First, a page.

Person:Seth Ballou (1)

Seth Ballou
  • F.  Peter Ballou (add)
  • M.  Lydia (add)
m. Abt 1753
  1. Freelove Ballou1754 -
  2. Mary Ballou1756 -
  3. Patience Ballou1758 - 1758
  4. Eve Ballou1760 - 1760
  5. Martha Ballou1761 - 1761
  6. Joanna Ballou1763 -
  7. Seth Ballou1772 - Abt 1860
  8. Laban BallouAbt 1774 - 1860
  9. Lydia BallouAbt 1776 -
  10. Rizpah BallouAbt 1778 -
  11. Sarah BallouAbt 1780 -
m. Abt 1798
  1. Philander Ballou1800 -
  2. Danford Green Ballou1802 - 1875
  3. Lillis Ballou1805 - 1897
  4. Eliza Minerva Ballou1808 -
  5. Lorancy Ballou1810 - 1885
  6. Miranda Ballou1812 -
  7. Almira Ballou1814 -
  8. Thomas Donaldson Ballou1817 - 1850
Facts and Events
Name Seth Ballou
Gender Male
Birth? 10 Oct 1772 Glocester, Providence, Rhode Island
Marriage Abt 1798 Monson, Hampden, Massachusettsto Sophia Batton Anderson
Death? Abt 1860 Ostego, Allegan, Michigan
Other? Notes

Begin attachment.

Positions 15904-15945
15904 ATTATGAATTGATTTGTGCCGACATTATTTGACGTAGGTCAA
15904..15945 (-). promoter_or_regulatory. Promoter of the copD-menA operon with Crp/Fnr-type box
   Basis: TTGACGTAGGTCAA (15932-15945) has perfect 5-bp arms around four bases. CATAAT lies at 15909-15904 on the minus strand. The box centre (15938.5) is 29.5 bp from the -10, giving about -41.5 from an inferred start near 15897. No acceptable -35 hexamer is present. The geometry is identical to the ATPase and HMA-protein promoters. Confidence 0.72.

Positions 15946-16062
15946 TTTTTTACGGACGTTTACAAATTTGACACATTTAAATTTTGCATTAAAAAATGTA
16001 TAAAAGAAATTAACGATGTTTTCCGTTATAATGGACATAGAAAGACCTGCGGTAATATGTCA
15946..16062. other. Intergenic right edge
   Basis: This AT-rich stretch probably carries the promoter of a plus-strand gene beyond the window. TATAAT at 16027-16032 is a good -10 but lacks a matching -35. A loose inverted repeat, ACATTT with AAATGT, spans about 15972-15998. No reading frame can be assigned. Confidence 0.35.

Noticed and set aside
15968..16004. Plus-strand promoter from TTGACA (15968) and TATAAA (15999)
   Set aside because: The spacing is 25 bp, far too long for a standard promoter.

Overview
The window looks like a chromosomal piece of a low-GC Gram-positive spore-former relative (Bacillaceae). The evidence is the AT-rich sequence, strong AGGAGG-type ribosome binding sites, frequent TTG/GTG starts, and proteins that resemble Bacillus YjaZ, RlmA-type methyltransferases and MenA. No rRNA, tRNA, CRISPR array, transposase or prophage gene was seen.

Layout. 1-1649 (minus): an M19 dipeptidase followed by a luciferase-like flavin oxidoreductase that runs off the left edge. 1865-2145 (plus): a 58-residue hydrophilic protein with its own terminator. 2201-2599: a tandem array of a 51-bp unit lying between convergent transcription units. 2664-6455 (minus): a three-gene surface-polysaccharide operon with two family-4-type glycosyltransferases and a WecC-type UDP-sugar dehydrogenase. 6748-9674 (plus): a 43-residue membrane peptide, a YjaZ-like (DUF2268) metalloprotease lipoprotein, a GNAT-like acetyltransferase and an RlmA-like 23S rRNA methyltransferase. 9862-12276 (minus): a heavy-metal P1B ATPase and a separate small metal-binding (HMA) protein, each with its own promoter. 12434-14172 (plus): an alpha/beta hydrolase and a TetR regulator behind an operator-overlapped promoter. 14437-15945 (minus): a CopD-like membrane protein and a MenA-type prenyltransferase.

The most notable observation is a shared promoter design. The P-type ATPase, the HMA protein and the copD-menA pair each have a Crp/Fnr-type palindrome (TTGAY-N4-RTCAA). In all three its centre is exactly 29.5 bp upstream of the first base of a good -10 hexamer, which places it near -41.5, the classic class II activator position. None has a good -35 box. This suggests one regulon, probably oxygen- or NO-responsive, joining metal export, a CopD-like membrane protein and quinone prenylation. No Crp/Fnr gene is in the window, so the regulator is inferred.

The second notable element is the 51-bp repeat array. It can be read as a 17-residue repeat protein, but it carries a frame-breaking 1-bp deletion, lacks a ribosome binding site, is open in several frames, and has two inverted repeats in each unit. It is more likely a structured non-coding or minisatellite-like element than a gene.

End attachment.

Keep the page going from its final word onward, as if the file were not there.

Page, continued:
!ANCESTRAL FILE: #3BHK-1T. BIRTH: Glouchester now known as Burrillville. BIRTH-MARRIAGE-DEATH: An Elaborate History of the Ballous in America, p. 264. "It appears from various testimony of his chn. and descendants, that Seth Ballou went in his boyhood, along with the rest of his father's family, during the Revolutionary War, from Glocester to some town in Mass. What town that was is left to conjecture, but from the fact that Seth m. his wife in Monson, we presume that his father settled, or rather sojourned there, or in the near vicinity. In 1803 Seth and his father moved to Litchfield, Herkimer Co., N. Y. In 1819, after his father's death, Seth removed to Independence, Cuyahoga co., O., taking his aged mother along with him, and she died there. In 1830 or 31 Seth removed to St. Joseph Co., Mich. For some reason he and his wife spent a brief period in Illinois. There Mrs. Sophia (Anderson) Ballou d. and was buried, at a date not given. Her husband returned desolate to Mich., and d. at Otsego, Allegan Co., in that State, 1860, a. about 88 yrs. They were both devoted members of the the Methodist Episcopal Church for many years. Their home, wherever located, was a free tavern and hospital for itinerant ministers, and their substance ungrudgingly consecrated to the church and suffering humanity. The sick, poor and needy, in every neighborhood where they dwelt, shared largely their goods, their time, and their ministering attentions. Thus, with unblemished rectitude of moral character and unstinted charity towards their afflicted fellow ceatures, they passed into the celestial mansions - leaving little earthly treasure to their heirs, but "a good name," which "is rather to be be chosen than great riches.",